What this means is that a vast amount of lobbying money is being used to convince lawmakers in Washington to block the FCC's plan, which must be approved by Congress through the passage of legislation. And it doesn't help that the sale of the unused white space spectrum could result in billions of dollars being poured into the federal government's coffers.

That doesn't mean there aren't powerful forces on the other side. In the private sector, the primary supporters of the FCC's plan are Google and Microsoft, who are part of a lobbying group known as the Wireless Innovation Alliance (WIA), which also includes the New America Foundation, Public Knowledge, Dell, and others. But for almost the last decade, the FCC's camp has failed to make much headway.

What else is stopping me from getting free super Wi-Fi?

Even if the FCC's plan goes through, and the unused white-space spectrum becomes available, that doesn't mean we would instantly have free super Wi-Fi. Why? Because some entity would have to build that network, and that takes a lot of time, and a lot of money.

As Paul Waldman notes in The American Prospect, it's entirely possible that a company like Google would choose to build out a free super Wi-Fi network, which would allow it to serve advertisements to even more people. But at the moment, that's just speculation, and remains a big "if."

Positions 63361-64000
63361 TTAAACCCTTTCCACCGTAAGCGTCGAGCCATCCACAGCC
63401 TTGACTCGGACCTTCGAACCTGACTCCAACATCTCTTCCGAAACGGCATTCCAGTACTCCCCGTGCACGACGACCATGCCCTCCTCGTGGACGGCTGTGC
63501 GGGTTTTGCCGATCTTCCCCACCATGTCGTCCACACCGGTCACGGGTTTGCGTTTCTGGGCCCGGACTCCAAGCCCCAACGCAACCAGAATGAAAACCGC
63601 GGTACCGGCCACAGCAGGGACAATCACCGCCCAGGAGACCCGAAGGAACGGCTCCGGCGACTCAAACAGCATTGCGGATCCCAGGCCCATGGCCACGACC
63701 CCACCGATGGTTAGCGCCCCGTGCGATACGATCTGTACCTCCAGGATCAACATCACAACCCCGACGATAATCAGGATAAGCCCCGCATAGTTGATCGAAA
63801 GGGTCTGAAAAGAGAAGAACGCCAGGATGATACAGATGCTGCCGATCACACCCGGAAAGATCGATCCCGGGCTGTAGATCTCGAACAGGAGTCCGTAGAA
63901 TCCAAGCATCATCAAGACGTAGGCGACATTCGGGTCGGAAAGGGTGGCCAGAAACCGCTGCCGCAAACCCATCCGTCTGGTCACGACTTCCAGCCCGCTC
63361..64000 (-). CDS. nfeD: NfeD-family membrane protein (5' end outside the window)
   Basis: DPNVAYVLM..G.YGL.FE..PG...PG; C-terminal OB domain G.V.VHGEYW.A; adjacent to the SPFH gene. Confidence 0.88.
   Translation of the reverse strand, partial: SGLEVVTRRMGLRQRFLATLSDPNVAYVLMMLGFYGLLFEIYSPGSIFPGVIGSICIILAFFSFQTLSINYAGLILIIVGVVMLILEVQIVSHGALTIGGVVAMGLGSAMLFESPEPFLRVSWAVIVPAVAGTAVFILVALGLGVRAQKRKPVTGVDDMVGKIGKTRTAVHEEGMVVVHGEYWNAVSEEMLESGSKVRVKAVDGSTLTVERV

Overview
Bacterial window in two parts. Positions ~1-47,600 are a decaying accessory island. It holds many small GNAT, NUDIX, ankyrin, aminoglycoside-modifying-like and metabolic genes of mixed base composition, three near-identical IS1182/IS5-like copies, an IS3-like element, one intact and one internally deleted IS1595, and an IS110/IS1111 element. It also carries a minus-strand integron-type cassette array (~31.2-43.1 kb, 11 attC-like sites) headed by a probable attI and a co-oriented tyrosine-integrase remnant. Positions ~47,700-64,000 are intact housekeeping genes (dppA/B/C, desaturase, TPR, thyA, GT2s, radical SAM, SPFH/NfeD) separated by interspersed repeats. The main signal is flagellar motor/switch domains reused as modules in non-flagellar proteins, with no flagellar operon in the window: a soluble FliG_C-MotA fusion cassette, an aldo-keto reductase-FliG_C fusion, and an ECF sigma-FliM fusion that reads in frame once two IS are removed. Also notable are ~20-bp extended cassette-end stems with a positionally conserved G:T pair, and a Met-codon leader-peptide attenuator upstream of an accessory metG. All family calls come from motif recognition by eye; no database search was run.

In addition to the fact that no super Wi-Fi network exists, there's no guarantee that such a network would be any good. If you've ever tried to use standard Wi-Fi at an event with a large amount of people, you know how slow and unreliable the service can become. Now imagine that that network is serving your entire city, and you can understand just how congested free public Wi-Fi would be, especially in densely populated areas.

So what am I to take away from all this?

The key thing to understand is, universal, free public super Wi-Fi is not going to become a reality anytime soon, if ever. But that doesn't mean we should abandon hope. As supporters of the FCC's plan explain, the availability of a nationwide super Wi-Fi network would thrust us further into the Internet age, beyond the GIF-saturated Web we know, and into a new realm of technological advancement. It would mean the creation of new gadgets, and the flourishing of Internet-connected devices. It would mean that the third of the U.S. population that is currently without broadband would have it. And, yes, it could even mean being able to get Internet access for free.

There are currently no legislative efforts on the table to push this plan forward. But when there is, contact your representatives in Congress and tell them, "Let the white space be free."

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This article was originally posted on Digital Trends